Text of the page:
Garmin Vivofit review: Long battery life in a fitness band, no charger needed

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The Good The Garmin Vivofit is water-resistant, has a one-year battery life, an always-on screen, and works with wireless heart-rate monitor accessories.

The Bad No vibration for movement reminders, and battery needs physical replacing after a year. You're forced to use the Garmin app, rather than arguably better third-party health apps. Lacks more complex activity tracking.

The Bottom Line Garmin's simple and functional activity band is easy and low-maintenance, which makes it one of the best alternatives to a Fuelband or Fitbit.

7.7 Overall
  • Style 8
  • Features 7
  • Ease of use 8

I've been using the Garmin Vivofit for the past month, and I've never had to charge it once.

I could talk about the other features of Garmin's $130 (£100, AU$159) wireless Bluetooth fitness band -- its smart auto-adjusting daily goals, its motivational tricks, its shower-friendliness, that it even works with heart-rate monitors -- but that battery life steals the show.

The humble fitness band may be marginalized by fancier smartwatches and more elaborate heart-rate and notification-gathering devices down the line, but a good, reliable wrist-worn pedometer is still a rare find. For those who want the best battery life and have it act as a watch too, the Vivofit is one of the best out there. It's water resistant. It's low maintenance. And it's one of the best alternatives to the Nike Fuelband , Withings Pulse O2 , or discontinued Fitbit Force , on the market.

Sarah Tew/CNET

What it does

The Vivofit's basically a wrist-worn pedometer. It counts steps, tracks distance traveled, shows estimated calories burned, displays how many steps are left towards your daily goal, and tells the time. It also tracks sleep, and can check continuous heart rate when connected with ANT+ wireless heart rate monitors sold separately, or bundled with a $169 (£139, AU$199) version of the Vivofit.

The band syncs over Bluetooth 4.0 with compatible Android and iOS phones and tablets (iPhone 4S and later, third-gen iPad and later, iPad Mini, or fifth-gen iPod Touch for iOS; and Bluetooth Smart-ready Android 4.3 phones) via a downloadable Garmin Connect app, or syncs with a Mac or PC with a wireless USB dongle. Pretty basic stuff, but it also does something the Nike Fuelband and Jawbone Up do, too: it encourages hourly movement.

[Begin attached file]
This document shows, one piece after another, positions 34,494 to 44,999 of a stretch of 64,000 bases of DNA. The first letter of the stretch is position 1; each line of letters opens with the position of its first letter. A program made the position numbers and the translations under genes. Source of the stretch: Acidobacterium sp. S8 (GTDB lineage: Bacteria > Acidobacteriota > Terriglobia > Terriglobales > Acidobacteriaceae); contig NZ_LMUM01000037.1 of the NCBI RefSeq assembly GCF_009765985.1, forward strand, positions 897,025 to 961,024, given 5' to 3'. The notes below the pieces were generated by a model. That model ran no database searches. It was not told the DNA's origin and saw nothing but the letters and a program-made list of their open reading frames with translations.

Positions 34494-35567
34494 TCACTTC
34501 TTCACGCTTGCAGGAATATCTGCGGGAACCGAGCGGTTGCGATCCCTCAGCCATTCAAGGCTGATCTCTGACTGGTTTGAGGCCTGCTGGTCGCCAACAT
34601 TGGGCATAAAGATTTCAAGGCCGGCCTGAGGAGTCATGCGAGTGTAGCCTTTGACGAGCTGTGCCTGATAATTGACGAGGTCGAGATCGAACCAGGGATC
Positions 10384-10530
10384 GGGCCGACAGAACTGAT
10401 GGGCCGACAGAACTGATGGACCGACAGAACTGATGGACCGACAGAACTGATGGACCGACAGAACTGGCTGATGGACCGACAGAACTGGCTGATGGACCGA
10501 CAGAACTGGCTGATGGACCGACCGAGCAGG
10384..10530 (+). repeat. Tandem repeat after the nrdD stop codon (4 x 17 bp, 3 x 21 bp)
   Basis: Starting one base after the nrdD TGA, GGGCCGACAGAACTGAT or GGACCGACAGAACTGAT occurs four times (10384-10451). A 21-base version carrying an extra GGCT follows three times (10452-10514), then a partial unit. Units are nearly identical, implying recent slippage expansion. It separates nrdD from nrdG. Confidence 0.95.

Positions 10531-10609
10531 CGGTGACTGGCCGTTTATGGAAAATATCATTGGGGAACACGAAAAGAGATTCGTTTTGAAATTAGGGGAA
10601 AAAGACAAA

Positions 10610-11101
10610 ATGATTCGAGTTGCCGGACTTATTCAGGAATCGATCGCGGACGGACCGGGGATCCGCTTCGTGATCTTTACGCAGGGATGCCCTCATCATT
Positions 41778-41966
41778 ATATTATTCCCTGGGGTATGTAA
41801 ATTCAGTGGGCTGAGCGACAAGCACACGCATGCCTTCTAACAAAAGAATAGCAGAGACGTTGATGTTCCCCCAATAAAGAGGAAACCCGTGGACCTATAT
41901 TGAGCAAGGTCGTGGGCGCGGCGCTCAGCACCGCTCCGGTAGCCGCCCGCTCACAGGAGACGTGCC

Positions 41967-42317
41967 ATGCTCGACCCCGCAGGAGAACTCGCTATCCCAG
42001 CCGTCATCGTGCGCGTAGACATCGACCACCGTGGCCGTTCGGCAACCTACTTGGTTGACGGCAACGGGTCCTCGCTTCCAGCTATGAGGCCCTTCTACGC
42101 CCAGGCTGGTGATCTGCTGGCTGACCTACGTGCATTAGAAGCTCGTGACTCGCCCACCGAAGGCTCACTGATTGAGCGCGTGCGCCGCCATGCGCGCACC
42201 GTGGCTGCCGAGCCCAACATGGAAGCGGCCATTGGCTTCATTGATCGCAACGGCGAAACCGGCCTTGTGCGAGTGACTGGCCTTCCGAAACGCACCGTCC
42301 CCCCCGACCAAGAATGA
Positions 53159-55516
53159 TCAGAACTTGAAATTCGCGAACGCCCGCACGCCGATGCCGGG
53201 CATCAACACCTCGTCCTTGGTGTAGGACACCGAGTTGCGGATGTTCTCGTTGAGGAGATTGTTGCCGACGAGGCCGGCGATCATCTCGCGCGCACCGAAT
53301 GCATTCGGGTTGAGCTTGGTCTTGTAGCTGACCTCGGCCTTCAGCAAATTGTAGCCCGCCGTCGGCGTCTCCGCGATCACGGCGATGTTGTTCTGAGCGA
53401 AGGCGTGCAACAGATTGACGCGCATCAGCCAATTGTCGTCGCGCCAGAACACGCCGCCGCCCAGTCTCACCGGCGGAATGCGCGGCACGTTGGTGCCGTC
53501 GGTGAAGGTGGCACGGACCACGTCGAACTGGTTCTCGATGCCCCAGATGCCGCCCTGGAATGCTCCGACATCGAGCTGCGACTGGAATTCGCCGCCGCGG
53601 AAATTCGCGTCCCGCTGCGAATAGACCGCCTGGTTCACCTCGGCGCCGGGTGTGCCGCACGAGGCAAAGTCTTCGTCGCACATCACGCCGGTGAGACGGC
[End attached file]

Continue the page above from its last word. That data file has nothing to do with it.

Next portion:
A red bar appears if you've been sitting for an hour, and grows by little bits every 15 minutes after that. Walk around for a while, and the bar disappears.

Great idea, but because the Vivofit doesn't vibrate like some bands, such as the Jawbone Up 24 , it's easy to miss the reminder that you're sitting too long. When I zone out and get sedentary, I need a cattle prod. Vibration helps. The red band is a nice clear marker, though. Even as I write this, I can see I need to get up and walking.

The Vivofit syncs activity data with its app and in the cloud, and will track your daily, weekly and monthly progress. It auto-adjusts your daily goals up or down based on whether you hit them or not.

Sarah Tew/CNET


The Vivofit feels simple, clean and functional: It's a rubbery plastic band that clips shut the same way the Samsung Gear Fit and Fitbit Force do, with little pegs that pop through the band's holes with pressure. The only problem is that the band sometimes pops off, a problem with this type of band design. Be careful when wearing jackets or cuffed shirts.

An always-on LCD display has a black background and large grey numbers like an old digital watch. It's easy to read in most light, but the horizontal display means it's sometimes requires a twist of the wrist. There's no backlight, though.

A single button on the band controls everything. It does different things based on how many seconds you hold for, which is confusing and a little hard to remember. You click to cycle between time, steps, and other modes; or press and hold to sync, track sleep, or pair with a phone.

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